Special Ed Definitions
Accommodation: Techniques and materials that allow individuals to complete school or work tasks with greater ease and effectiveness (e.g., spellcheckers, tape recorders, and expanded time for completing assignments)
Age Equivalent Score: Individual student’s scores are reported relative to those of the norming population.
Alternative education (or interim) placement (AEP): A n alternate class option to improve classroom behavior and address needs that cannot be met in a regular classroom setting.
Assistive Technology: Equipment that enhances the ability of students to be more efficient and successful.
Attention Deficit/Hyperactivity Disorder (ADHD): A medical condition involving developmentally inappropriate behavior (poor attention skills, impulsivity, and/or hyperactivity).
Auditory Discrimination: Ability to detect differences in sounds.
Auditory Memory: Ability to retain heard information; can be short-term, long-term memory or sequential memory.
Auditory Processing Disorder (APD): Difficulty accurately processing and interpreting sound information and recognizing subtle differences between sounds in words.
Behavior Intervention Plan (BIP): Positive strategies, program modifications and supplementary aids/supports that address a student’s disruptive behaviors to allow for continued education in the least restrictive environment (LRE).
Central Auditory Processing Disorder (CAPD): Occurs when the ear and the brain do not coordinate fully.
Context Clues: Sources of information outside of words that readers may use to predict the meanings of unknown words.
Decoding: Translating a word from print to speech or deciphering a new word by sounding it out.
Expressive language: Speaking or writing.
Fluency: The ability to read a text accurately and quickly using proper expression and comprehension.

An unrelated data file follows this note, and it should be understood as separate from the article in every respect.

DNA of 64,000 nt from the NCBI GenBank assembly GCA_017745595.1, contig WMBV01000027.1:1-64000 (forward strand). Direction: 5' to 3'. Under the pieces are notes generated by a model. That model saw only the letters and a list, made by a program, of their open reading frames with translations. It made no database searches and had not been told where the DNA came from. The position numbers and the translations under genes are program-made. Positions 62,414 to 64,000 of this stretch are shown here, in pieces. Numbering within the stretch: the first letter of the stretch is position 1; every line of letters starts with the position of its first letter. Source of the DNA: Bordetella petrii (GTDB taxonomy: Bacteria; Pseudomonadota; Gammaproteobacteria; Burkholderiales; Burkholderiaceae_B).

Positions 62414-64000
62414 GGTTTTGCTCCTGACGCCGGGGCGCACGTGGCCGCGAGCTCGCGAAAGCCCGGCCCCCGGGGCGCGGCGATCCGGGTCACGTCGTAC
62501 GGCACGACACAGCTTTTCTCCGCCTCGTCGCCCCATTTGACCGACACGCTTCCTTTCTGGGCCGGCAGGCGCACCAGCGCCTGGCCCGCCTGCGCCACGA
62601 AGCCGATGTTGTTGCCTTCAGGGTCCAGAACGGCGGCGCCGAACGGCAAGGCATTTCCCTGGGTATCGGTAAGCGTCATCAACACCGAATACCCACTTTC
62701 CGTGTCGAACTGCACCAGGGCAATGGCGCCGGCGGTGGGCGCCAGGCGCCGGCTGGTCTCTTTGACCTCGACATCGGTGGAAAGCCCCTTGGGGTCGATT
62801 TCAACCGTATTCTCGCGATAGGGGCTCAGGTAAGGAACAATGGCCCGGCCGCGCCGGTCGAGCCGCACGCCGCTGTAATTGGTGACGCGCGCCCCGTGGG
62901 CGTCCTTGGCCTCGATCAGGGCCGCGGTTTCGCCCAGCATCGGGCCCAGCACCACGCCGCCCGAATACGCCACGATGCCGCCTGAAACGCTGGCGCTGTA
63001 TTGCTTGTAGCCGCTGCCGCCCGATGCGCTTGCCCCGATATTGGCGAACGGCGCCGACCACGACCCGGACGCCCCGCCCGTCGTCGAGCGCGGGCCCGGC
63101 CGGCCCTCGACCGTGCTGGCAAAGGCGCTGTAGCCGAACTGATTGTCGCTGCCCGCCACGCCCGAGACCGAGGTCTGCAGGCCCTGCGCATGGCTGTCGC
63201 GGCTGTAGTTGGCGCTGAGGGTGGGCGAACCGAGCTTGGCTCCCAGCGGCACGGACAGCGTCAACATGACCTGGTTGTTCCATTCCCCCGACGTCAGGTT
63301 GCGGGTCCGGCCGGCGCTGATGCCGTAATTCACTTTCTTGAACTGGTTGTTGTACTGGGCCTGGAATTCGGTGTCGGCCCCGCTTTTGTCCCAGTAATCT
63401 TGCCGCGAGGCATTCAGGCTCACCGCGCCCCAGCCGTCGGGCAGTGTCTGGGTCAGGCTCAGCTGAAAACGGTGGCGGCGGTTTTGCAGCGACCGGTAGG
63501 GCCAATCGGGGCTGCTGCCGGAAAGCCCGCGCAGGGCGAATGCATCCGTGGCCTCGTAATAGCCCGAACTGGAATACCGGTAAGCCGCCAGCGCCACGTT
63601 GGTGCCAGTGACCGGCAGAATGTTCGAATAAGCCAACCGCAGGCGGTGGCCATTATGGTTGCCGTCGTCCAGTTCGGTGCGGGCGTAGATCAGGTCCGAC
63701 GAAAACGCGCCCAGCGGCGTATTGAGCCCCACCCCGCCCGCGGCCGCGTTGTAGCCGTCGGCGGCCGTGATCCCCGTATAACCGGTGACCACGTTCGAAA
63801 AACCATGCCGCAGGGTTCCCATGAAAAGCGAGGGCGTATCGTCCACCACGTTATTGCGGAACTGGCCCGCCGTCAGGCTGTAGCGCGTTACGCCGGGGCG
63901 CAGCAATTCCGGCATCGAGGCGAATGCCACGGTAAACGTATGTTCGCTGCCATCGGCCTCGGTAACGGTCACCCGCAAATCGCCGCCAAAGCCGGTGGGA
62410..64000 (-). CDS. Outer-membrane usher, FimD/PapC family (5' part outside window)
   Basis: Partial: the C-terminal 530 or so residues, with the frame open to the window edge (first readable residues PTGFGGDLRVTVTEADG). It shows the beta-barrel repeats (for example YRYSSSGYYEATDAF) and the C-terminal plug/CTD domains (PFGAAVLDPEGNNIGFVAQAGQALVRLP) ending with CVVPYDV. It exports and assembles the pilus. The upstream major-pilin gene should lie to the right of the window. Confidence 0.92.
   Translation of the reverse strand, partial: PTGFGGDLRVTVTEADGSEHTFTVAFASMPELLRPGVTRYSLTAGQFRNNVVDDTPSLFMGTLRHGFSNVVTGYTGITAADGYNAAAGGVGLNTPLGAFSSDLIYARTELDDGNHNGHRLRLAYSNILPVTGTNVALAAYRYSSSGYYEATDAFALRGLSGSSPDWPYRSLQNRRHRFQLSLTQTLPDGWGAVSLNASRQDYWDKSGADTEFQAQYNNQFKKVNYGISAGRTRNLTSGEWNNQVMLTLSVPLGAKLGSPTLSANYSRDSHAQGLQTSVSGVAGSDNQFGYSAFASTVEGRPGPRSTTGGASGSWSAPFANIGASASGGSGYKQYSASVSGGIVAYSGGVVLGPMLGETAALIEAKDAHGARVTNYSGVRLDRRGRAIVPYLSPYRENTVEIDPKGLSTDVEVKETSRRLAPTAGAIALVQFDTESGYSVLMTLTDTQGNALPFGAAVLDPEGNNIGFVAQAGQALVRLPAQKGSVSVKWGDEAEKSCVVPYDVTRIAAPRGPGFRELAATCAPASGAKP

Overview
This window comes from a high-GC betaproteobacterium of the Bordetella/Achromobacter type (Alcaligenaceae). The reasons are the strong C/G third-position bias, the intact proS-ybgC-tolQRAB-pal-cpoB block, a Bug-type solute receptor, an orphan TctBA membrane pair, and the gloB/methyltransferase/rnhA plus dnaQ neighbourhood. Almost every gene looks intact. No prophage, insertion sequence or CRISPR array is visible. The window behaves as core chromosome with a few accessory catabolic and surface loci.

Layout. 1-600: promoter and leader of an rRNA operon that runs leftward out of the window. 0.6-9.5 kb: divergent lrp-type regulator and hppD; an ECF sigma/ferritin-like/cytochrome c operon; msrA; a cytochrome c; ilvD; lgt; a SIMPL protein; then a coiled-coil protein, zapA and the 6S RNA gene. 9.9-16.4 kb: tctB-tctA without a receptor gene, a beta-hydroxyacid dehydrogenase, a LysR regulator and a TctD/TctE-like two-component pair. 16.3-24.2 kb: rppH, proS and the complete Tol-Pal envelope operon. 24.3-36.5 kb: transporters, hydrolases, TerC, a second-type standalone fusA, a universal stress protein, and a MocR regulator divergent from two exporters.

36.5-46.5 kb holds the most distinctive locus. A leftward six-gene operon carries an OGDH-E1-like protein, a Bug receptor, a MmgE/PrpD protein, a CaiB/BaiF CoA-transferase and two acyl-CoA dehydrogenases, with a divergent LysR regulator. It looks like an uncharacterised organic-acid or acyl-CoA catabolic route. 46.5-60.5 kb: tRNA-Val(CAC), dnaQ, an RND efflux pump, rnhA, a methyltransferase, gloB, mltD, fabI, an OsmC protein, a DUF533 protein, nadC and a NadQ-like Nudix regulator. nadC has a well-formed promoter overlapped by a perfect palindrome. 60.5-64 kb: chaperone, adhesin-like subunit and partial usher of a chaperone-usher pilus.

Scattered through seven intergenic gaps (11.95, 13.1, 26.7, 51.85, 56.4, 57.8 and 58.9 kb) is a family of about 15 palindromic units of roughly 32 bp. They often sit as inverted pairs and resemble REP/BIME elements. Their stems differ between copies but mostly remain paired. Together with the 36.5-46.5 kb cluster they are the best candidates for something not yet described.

Free Appropriate Public Education (FAPE): A federal requirement in the Individuals with Disability Act mandating that all disabled children must receive special education services and related services at no cost.
Functional Behavioral Assessment (FBA): A problem-solving process to address student problem behavior; uses techniques to identify what triggers a given behavior(s) and to select interventions that directly address them.
Grade equivalent scores: Individual student scores are reported relative to those of the norming population.
Graphic organizers: Text, diagram or other pictorial device that summarizes and illustrates interrelationships among concepts in a text (e.g., maps, webs, graphs, charts, frames or clusters).
Independent Educational Evaluation (IEE): An evaluation conducted by a qualified examiner, not employed by the school district, at the public’s expense.
Individualized Education Program (IEP): A plan outlining special education and related services specifically designed to meet the unique educational needs of a student with a disability.
Individuals with Disabilities Education Act of 2004 (IDEA 2004): The federal law that guarantees all children with disabilities access to a free and appropriate public education.
Informal Assessment: Teacher-designed procedures based on current instruction to assess student performance levels.
Intelligence Quotient (IQ): A measure of intelligence as indicated by an intelligence test. An average score is 100.
Language learning disability (LLD): A disorder that may affect the comprehension and use of spoken or written language and nonverbal language (eye contact, tone of speech).